We’ve been hearing for ages how hydrogen fuel cell-powered cars are the future of motoring, but three companies are doubling down on the technology. We hear that Ford, Nissan, and Daimler recently joined forces to put an affordable fuel cell car on sale by 2017, one of the boldest goals yet in the march towards hydrogen.
This isn’t the first time that we’ve seen a partnership between competing car companies to mainstream this technology: Toyota and BMW joined together just days ago to develop fuel cells and a new sports car. Daimler and Ford already had a joint venture called Automotive Fuel Cell Corporation; neither Honda nor Hyundai have partners, but both already have working prototypes of fuel cell vehicles.
While Nissan won’t formally take a stake in Automotive Fuel Cell Corporation — the contract negotiations would take too long — it will work with Ford and Daimler toward a clear goal of selling an affordable fuel-cell vehicle by 2017.
As it stands now, it looks like all three manufacturers will sell their own fuel cell cars, but the models would be powered by the same propulsion system and ride the same platform — not unlike the partnership that created the Toyota FT-86/Scion FR-S and Subaru BRZ. Together, the three companies will invest equal amounts of money in the project (although no actual figures were given), and combined, the three automakers hope to sell at least 100,000 cars.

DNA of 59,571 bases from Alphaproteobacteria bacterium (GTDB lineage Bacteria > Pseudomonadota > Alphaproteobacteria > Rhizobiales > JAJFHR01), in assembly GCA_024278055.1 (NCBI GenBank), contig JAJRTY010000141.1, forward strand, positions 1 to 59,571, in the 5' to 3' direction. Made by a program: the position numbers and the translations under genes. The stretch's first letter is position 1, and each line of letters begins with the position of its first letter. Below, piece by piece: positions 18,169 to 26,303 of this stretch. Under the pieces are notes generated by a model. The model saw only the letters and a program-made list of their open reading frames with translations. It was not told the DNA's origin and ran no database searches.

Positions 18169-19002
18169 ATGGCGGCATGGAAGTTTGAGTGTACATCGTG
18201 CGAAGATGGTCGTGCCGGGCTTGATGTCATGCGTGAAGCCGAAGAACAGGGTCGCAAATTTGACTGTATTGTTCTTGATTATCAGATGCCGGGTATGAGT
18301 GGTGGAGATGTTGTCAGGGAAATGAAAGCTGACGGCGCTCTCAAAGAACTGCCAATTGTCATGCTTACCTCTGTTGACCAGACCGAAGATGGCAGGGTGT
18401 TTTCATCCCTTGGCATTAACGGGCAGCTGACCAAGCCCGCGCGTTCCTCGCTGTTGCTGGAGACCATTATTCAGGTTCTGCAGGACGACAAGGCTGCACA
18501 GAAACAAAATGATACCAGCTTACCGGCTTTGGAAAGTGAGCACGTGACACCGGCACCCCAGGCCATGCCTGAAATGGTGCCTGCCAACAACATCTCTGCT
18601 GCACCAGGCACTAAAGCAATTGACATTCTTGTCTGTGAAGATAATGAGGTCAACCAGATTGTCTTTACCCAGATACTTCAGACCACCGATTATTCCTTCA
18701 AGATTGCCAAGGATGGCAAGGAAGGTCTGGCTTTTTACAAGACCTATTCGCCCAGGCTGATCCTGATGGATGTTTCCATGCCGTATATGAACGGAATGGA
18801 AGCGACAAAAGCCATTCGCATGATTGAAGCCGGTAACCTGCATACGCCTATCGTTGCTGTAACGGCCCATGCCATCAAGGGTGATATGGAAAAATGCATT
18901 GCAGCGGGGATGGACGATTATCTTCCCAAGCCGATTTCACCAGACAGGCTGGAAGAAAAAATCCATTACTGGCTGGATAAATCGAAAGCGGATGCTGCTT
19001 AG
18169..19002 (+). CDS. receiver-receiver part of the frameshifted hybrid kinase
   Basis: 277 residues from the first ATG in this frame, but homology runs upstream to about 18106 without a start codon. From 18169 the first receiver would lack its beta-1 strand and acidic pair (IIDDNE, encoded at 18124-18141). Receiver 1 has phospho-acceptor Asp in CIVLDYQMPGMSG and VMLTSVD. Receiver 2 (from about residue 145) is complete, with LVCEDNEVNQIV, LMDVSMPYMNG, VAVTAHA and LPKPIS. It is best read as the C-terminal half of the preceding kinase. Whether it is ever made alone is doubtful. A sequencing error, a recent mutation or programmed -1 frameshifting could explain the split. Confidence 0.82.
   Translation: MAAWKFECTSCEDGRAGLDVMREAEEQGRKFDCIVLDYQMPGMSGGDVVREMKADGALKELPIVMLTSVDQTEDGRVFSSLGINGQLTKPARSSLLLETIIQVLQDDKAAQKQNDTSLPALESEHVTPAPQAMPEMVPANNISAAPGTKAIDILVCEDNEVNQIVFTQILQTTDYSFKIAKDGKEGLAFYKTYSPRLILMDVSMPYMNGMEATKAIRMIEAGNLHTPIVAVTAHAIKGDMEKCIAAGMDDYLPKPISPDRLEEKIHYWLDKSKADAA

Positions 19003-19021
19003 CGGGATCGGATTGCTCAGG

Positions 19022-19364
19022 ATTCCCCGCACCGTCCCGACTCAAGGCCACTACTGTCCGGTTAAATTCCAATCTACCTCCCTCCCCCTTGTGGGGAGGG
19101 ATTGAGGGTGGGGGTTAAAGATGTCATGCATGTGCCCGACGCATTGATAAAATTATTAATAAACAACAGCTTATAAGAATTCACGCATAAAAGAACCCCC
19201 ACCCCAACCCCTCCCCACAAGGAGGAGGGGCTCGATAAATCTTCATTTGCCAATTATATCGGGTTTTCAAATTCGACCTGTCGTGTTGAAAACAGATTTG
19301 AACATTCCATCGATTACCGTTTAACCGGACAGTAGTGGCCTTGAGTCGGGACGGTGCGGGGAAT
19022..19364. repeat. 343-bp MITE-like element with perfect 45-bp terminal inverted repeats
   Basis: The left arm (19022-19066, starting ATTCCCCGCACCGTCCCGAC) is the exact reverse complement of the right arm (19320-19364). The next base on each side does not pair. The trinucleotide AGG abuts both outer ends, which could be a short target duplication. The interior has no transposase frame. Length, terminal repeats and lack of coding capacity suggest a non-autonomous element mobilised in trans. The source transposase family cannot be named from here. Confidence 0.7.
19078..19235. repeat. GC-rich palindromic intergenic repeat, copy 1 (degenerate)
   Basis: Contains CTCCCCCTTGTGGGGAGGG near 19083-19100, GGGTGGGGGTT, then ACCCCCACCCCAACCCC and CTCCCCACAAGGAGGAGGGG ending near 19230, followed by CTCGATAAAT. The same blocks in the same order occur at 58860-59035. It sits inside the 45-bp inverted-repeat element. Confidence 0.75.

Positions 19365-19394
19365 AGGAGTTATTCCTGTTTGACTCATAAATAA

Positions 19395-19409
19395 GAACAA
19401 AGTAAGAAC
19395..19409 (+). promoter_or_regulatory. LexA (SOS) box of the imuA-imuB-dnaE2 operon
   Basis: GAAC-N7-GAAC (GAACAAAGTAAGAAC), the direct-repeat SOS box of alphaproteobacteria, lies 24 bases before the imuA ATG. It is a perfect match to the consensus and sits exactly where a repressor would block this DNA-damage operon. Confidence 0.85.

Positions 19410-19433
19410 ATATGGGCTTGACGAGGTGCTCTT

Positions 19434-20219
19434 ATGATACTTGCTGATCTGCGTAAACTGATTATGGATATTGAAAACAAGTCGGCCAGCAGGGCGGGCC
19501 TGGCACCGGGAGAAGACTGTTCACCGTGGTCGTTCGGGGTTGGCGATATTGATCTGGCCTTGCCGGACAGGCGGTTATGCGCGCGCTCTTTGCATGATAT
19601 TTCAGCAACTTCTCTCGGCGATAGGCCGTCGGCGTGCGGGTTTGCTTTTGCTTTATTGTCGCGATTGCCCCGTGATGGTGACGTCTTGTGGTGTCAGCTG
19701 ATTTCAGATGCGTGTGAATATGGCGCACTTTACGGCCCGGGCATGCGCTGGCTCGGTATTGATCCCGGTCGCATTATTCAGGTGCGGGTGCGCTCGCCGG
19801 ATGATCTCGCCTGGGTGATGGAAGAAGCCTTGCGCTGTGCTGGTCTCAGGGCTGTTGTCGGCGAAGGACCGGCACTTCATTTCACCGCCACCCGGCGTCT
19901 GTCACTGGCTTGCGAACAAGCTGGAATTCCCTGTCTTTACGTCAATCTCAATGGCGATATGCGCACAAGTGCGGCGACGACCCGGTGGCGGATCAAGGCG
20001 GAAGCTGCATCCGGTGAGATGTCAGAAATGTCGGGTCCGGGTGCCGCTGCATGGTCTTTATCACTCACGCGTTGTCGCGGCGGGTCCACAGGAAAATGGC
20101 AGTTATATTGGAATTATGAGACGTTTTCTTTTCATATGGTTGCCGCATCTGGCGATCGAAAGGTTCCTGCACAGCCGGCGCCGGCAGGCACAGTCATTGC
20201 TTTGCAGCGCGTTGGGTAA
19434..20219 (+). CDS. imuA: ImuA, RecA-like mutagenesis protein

All of this sounds very good, but the major impediment here is the fact that a typical driver can’t drive down to their corner fuel station and ask the attendant to “fill it up with hydrogen.” American hydrogen infrastructure needs to progress for these cars to be viable and it won’t come cheap: it’s estimated that outfitting an existing gas station with a hydrogen pump will cost $1 million. There is currently a smattering of hydrogen-pumping stations across the country, but they are few and far between.
Still, Daimler, Ford, and Nissan hope that their partnership — and other similar deals — will send a clear signal that hydrogen is well on its way to becoming a mainstream fuel.
Source: Automotive News (Subscription required)
By Ben Timmins